Reckoned to be about 17 percent of the nation's population, this group gave seven-tenths of its vote to Barack Obama on Election Day last November. This has caused, understandably, considerable consternation for the current GOP.
By early summer of 2012, many of us Faith and Values pundits were nervously asking an important and troubling question: Why were the Obama and Romney campaigns spending so little time and effort discussing God and religion on the campaign trail?
The ideal candidate for this role will already be a national figure, who will not seek elected office again. Somebody anxious to win a place on the pantheon of statesmen. Who needs, perhaps, to do something bold and surprising to prevent their name sliding into the footnotes of history.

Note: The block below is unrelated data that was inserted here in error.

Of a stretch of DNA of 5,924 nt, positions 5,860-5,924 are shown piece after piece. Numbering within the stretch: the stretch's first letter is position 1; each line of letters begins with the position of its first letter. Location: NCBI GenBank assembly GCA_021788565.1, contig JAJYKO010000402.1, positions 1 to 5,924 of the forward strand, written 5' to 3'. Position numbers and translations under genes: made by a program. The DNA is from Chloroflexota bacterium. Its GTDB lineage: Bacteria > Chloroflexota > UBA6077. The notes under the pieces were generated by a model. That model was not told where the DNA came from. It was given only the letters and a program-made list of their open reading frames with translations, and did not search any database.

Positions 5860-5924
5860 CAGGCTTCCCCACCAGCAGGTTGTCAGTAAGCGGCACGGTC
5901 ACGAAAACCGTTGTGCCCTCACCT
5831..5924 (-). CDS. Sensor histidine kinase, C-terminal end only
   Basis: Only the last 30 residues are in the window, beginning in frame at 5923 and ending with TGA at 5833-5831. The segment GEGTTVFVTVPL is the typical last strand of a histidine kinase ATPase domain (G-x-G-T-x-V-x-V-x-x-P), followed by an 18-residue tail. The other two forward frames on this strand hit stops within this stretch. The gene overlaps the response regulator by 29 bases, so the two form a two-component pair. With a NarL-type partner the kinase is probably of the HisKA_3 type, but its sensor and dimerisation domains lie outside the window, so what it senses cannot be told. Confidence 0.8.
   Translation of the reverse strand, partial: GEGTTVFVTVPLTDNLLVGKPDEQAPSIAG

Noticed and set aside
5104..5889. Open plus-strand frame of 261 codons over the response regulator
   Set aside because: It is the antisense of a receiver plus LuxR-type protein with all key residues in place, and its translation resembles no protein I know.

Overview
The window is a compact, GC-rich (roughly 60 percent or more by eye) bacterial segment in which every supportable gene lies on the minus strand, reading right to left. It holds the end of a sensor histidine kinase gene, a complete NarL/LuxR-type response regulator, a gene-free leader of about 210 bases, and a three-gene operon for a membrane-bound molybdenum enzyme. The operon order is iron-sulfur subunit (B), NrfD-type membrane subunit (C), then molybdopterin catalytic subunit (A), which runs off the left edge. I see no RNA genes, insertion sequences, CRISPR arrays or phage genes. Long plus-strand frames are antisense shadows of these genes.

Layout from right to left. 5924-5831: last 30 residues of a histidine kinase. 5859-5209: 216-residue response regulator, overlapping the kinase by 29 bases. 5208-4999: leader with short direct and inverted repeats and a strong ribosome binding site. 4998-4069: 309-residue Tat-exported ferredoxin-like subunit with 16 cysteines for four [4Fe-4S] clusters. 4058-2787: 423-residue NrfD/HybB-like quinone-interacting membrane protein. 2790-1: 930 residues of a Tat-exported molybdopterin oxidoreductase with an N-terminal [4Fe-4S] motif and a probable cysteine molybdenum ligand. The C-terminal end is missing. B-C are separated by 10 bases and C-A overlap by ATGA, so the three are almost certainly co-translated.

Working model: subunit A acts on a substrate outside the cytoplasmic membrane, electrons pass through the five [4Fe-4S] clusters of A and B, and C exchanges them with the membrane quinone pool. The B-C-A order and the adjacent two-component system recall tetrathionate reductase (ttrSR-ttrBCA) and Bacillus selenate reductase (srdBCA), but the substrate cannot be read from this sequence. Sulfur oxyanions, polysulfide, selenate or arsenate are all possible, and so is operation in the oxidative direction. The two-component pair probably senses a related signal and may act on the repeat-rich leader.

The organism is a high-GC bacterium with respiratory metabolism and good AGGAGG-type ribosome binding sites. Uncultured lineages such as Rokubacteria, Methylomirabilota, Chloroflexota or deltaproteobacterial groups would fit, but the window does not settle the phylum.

If religious folks need a selfish reason to accept their atheist neighbors, consider this: it may not be too long before the shoe is on the other foot and the religious minority will be the ones hoping for a place at the social table.
The 2012 presidential election is more than 15 months away, but Republican presidential hopefuls are already simultaneously burnishing their religious credentials and trying to address potentially problematic religious connections.
In President Obama's announcement of bin Laden's death, he talked passionately of an America that was simultaneously "relentless in defense of our citizens" and "true to the values that make us who we are."